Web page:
For over 30 years, CENTURY 21 Broadhurst & Associates, Inc. has been a part of the Grand Strand area of South Carolina, our little corner of the coast. We specialize in real estate throughout the 60 miles from Little River to Georgetown. Here’s a brief summary of these wonderful areas — each a jewel in the crown that we affectionately call the Grand Strand.
“THE GRAND STRAND”
You won’t find it anywhere on a map because the Grand Strand isn’t just one place. It’s a nickname commonly used to describe the 60-mile stretch of coastline from the South Carolina state line in Little River (Horry County) to Pawleys Island, located south of Myrtle Beach in Georgetown County. Consistently ranked among the top vacation destinations in the United States, the Grand Strand welcomes an estimated 15 million visitors annually. Once a predominantly spring and summer vacation destination, the area has blossomed with a growing number of new attractions and amusements, live entertainment theaters, retail shopping centers and golf courses. Those activities, combined with our beautiful beaches and the area’s natural beauty have made the Grand Strand a year-round destination.
Little River, “Where the Two Carolinas Meet,” is the northernmost part of the Grand Strand. A quaint little fishing village with a charm all its own, Little River is unique in its unhurried pace — quite a contrast to some of the other areas of the Grand Strand. Nestled beneath the twisted arms of weathered oak trees, Little River offers what can best be described as “classy yet quaint, sophisticated yet casual… sometimes formal, but always fun.” Shop in century-old buildings filled with antiques and gifts, dine in their lakeside or harbor-view seafood restaurants, play golf at a variety of championship courses nearby, or simply pass the time by watching the shrimp and fishing boats or by taking a leisurely cruise down the Intracoastal Waterway.
NORTH MYRTLE BEACH
Comprised of four oceanfront communities — Ocean Drive, Cherry Grove, Windy Hill and Crescent Beach - the city of North Myrtle Beach was incorporated in the 1970s. The undisputed home of South Carolina’s Official State Dance, the shag, North Myrtle Beach offers a variety of accommodations from oceanfront condominiums, hotels and motels to beach houses located on the natural inlets in the Cherry Grove area.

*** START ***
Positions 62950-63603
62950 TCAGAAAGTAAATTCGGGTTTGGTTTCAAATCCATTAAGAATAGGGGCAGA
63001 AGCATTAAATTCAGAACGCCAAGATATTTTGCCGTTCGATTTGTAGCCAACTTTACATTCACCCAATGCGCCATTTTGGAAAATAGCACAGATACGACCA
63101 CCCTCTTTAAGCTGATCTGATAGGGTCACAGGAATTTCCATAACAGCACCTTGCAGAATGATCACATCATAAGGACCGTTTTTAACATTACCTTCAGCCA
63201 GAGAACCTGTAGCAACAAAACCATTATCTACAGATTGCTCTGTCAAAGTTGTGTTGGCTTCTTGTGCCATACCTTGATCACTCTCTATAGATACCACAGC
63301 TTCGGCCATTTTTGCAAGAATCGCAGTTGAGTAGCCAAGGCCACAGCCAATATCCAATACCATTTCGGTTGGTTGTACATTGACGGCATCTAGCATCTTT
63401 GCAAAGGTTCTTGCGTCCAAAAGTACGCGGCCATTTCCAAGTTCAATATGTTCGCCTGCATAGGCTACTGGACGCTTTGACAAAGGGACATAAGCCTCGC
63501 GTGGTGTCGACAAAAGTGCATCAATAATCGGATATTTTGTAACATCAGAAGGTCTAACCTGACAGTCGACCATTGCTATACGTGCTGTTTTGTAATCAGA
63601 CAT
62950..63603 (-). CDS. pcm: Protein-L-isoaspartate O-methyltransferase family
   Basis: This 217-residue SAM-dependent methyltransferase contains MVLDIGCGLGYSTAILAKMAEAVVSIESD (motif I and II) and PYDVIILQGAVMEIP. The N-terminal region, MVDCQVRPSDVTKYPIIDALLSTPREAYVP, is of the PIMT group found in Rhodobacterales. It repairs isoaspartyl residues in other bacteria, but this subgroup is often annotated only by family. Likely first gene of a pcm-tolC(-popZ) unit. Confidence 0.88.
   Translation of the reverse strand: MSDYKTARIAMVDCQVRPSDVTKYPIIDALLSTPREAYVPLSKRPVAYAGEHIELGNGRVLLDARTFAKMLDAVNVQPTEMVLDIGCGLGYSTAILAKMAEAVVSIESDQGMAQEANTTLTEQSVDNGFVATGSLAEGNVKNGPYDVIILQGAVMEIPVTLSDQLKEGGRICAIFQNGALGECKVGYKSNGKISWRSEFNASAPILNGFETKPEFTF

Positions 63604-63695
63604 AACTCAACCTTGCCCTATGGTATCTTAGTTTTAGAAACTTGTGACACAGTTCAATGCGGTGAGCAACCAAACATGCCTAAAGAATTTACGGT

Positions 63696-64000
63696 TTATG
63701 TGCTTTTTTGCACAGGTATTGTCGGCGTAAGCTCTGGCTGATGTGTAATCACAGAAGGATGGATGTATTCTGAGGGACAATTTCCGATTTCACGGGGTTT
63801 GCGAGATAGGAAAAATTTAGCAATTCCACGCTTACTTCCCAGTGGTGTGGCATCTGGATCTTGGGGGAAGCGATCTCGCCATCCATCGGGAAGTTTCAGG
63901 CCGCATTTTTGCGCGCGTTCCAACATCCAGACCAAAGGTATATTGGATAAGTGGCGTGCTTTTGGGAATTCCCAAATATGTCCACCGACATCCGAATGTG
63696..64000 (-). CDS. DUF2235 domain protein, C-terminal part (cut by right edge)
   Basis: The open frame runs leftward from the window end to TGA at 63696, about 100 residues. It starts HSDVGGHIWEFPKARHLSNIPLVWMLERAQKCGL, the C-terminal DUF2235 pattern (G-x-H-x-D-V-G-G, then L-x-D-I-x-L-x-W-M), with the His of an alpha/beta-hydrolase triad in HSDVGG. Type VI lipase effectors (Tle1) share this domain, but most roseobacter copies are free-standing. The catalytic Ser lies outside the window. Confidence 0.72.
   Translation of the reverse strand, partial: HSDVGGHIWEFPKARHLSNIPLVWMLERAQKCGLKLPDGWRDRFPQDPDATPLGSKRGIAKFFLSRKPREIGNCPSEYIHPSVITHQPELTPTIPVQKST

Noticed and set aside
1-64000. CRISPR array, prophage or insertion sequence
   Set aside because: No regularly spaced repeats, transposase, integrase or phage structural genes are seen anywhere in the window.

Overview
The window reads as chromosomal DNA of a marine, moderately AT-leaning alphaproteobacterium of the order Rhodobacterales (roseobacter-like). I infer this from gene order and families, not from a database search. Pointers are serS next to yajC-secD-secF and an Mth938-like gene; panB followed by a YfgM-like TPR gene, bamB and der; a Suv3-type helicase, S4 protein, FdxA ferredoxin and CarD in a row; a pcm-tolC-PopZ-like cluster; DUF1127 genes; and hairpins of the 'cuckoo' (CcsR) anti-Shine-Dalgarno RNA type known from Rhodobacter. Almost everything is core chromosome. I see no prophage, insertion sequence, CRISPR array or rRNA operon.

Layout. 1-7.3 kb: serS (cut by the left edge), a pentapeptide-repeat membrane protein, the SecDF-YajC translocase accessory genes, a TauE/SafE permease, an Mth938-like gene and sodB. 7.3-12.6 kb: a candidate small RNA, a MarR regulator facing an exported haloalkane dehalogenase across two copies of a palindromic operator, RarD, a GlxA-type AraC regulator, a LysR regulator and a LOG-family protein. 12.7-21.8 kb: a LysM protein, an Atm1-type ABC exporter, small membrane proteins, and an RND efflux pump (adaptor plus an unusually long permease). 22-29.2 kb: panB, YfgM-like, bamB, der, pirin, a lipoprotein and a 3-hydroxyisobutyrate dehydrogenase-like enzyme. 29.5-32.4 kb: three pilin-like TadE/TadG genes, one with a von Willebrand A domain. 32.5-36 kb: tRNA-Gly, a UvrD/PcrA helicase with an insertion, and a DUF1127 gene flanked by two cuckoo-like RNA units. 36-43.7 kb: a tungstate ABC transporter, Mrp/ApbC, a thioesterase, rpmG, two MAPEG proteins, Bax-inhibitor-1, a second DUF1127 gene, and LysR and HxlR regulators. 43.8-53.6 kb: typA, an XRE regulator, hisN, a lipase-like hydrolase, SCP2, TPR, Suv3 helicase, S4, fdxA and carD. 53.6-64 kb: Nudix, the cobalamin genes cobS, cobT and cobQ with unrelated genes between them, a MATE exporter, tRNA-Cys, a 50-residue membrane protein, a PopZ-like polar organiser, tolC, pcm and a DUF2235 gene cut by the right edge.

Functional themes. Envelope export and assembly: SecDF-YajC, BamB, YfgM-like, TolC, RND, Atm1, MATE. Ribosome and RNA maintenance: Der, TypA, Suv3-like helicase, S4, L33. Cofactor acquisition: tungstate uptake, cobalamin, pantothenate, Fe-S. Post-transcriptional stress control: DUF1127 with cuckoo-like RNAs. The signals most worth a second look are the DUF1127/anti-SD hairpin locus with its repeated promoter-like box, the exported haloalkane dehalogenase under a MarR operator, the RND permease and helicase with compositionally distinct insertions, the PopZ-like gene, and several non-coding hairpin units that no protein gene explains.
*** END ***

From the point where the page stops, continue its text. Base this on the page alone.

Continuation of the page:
North Myrtle Beach is also home to one of the Grand Strand’s most popular attractions, Barefoot Landing, a shopping, dining and entertainment destination with dozens of unique retail stores and restaurants. In addition, Barefoot Resort, a development of over 1,000 acres west of the Intracoastal Waterway features new residential communities, waterfront condominiums, golf villas and three signature 18-hole golf courses.
The “heart” of the Grand Strand — and that of the entire South Carolina coast — is Myrtle Beach. With millions of visitors to the city each year, Myrtle Beach is the perennial leader among vacation destinations along the East Coast. Drawn to the beauty of the Atlantic Ocean and the clean, white beaches, visitors and residents alike enjoy the wide array of attractions, accommodations, golf courses, shopping centers, live entertainment theaters and more. Another major attraction set to open in the spring of 2008 is the Hard Rock Park, a $400 million theme park comprised of 140 acres of roller coasters and other rides, restaurants and a 10,000 seat amphitheater. Also, work is nearing completion on what will be the area’s first urban village, The Market Commons, being developed on the site of the former Myrtle Beach Air Force Base. That development features homes, town homes, retail shops and other businesses in a unique village setting.